And to be happy with waking up, I think you need to choose for yourself what time you want to wake up every day instead of letting reality make that choice for you.
We form habits because at some point our behavior has been perceived as a reward. When you give yourself just enough time to wake up in the morning you might mistakenly think you are rewarding yourself with a little extra sleep, but that is a pretty lame reward. Especially when you consider you are actually training yourself to hate mornings. This also trains you to associate a reward with your snooze button, or laying back down for a few more minutes of sleep after just waking up. It feels good in the moment, is interpreted as a reward, and eventually becomes your habit.
Charlse Duhig, author of The Power of Habit says we know from research that people have the power to change any habit.
Our habits are formed and reinforced in a three step process:
When we experience a cue, such as waking up to an alarm at 8:00 AM our unconscious routine might be to go back to bed and enjoy the reward of more sleep
In this Ted Talk Mr. Duhigg mentions a study in which rats learned the habit of running a short maze to find chocolate. Brain sensors showed that the rat’s brains had a lot more activity the first time they were placed in the maze, but after many times, the cue of being placed in the maze triggered an unconscious routine that they had learned, which led to the reward of chocolate.
This works exactly the same for people too when learning just about any new habit. Pretty much everything you do during the day is habit and not your actual decision.
The way Mr. Duhigg points out to change your habits is incredibly life changing. You need to Decide ahead of time how you will respond to triggers, and the rewards you will give yourself for having responded that way.
So for example, you are used to sleeping in every day. Before you go to sleep remind yourself that when you encounter the “cue” which is your alarm waking you up in the morning, that you will reward yourself.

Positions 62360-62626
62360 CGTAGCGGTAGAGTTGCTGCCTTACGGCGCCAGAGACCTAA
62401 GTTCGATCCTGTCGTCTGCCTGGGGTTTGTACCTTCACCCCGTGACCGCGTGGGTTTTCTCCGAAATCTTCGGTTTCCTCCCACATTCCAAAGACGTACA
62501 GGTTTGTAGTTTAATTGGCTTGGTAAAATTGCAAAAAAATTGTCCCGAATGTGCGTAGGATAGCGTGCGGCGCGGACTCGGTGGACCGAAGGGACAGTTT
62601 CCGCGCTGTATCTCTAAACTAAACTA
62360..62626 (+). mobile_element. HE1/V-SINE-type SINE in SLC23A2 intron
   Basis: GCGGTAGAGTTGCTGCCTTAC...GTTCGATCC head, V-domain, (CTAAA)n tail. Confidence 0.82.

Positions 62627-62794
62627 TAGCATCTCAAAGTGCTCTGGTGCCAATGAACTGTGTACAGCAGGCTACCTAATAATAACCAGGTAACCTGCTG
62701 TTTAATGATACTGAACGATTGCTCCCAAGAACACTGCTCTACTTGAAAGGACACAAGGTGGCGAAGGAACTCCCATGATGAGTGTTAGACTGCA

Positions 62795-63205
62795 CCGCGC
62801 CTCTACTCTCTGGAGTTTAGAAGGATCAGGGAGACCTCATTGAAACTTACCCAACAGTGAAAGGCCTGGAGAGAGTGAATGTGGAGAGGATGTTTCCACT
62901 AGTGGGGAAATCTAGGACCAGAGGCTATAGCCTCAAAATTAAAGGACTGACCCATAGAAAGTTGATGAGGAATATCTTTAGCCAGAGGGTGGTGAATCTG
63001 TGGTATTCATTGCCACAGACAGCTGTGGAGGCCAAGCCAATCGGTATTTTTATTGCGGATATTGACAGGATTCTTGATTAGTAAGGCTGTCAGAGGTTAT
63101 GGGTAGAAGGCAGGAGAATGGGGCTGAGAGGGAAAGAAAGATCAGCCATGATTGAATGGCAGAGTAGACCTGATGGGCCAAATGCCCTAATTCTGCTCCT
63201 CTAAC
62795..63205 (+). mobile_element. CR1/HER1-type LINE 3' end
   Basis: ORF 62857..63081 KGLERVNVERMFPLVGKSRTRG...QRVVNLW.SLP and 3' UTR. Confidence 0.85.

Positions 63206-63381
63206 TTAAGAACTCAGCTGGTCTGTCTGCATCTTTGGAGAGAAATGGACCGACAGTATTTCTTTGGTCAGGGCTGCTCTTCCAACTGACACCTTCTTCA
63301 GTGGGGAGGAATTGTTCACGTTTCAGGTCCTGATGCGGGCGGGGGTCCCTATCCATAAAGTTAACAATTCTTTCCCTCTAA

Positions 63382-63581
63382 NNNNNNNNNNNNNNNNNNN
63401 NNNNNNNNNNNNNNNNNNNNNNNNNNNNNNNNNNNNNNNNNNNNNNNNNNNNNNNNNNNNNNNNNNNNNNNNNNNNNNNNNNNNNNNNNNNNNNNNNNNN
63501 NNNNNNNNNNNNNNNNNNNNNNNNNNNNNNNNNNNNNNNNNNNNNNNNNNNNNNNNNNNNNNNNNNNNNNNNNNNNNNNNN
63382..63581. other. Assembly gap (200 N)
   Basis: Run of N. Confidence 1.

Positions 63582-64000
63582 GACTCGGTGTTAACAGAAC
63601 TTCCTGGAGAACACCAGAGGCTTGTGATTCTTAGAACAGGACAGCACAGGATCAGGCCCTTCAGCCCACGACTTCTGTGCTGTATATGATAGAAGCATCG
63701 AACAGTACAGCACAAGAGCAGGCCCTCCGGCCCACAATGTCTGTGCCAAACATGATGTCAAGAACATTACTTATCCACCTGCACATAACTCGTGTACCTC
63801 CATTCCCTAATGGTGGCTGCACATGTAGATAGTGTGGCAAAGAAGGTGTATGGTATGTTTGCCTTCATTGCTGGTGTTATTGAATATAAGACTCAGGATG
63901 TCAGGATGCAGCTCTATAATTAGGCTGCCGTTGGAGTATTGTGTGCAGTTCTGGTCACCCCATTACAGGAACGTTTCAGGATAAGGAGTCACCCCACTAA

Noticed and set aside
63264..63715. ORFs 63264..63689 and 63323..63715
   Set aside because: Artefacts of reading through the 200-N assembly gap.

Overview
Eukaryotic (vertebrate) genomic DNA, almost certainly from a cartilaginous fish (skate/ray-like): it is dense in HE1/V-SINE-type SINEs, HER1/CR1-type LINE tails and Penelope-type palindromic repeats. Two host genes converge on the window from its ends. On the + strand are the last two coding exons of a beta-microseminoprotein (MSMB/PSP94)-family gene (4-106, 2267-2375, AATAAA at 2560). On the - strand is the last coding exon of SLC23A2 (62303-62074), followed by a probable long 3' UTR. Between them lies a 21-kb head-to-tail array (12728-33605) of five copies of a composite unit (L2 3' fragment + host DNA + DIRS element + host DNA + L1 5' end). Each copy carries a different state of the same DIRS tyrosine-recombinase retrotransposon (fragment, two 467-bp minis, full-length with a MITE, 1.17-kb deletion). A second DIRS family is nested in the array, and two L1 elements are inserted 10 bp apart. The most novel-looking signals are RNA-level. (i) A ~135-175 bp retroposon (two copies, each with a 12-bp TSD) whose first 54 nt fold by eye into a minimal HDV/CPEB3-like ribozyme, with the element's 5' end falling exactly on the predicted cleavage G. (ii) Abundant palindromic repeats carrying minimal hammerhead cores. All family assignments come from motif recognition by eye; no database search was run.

So when you get out of bed at 6 AM or 7 AM Reward yourself with something you like. It can be as simple as a piece of chocolate, a cookie, or some fruit. You could reward yourself with anything you consider a reward actually. Though it’s probably best to keep it consistent.
I tried this method and after about a month, I was able to finally start enjoying waking up, and slowly building a routine that I did every morning and also looked forward to. Before trying this method, I had slowly built the self discipline to wake up early every morning for a few days, but eventually I would always sleep in on the weekend. But now I’ve managed to transition my mind into thinking about waking up as something to look forward to.
Getting up started to become easier, and I was even feeling better every day.
So Identify your Cue: Alarm goes off or your wake up naturally
Routine: Get out of bed
Reward: Chocolate, coffee, or some other thing you like.
This will take effort in the beginning, as you are replacing an old habit. But with practice, this new habit will become automatic as long as you consistently reward yourself for the behaviors you wish to cultivate.
And remember waking up early isn’t some chore that gives you some benefits like productivity and health. Waking up early should be a byproduct of living your life on your own terms. Living a life you are proud of you would definitely wake up early naturally.
If you want more advice on how to wake up early full of energy and ready to produce results all day then check out my book: The Morning Routine.